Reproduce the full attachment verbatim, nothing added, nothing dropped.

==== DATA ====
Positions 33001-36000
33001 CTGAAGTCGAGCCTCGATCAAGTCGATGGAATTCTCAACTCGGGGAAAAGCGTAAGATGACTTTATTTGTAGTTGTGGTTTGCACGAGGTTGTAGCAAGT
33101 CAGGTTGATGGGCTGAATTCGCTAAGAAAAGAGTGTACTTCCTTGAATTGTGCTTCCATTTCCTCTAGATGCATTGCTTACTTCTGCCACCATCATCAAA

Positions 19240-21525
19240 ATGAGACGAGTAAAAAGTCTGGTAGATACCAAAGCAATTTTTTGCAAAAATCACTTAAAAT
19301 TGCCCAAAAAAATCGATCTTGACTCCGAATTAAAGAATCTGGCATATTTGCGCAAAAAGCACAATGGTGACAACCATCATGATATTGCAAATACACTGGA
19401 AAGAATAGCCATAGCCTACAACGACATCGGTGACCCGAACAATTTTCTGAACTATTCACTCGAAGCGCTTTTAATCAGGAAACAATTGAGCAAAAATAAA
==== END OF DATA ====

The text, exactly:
Positions 33001-36000
33001 CTGAAGTCGAGCCTCGATCAAGTCGATGGAATTCTCAACTCGGGGAAAAGCGTAAGATGACTTTATTTGTAGTTGTGGTTTGCACGAGGTTGTAGCAAGT
33101 CAGGTTGATGGGCTGAATTCGCTAAGAAAAGAGTGTACTTCCTTGAATTGTGCTTCCATTTCCTCTAGATGCATTGCTTACTTCTGCCACCATCATCAAA

Positions 19240-21525
19240 ATGAGACGAGTAAAAAGTCTGGTAGATACCAAAGCAATTTTTTGCAAAAATCACTTAAAAT
19301 TGCCCAAAAAAATCGATCTTGACTCCGAATTAAAGAATCTGGCATATTTGCGCAAAAAGCACAATGGTGACAACCATCATGATATTGCAAATACACTGGA
19401 AAGAATAGCCATAGCCTACAACGACATCGGTGACCCGAACAATTTTCTGAACTATTCACTCGAAGCGCTTTTAATCAGGAAACAATTGAGCAAAAATAAA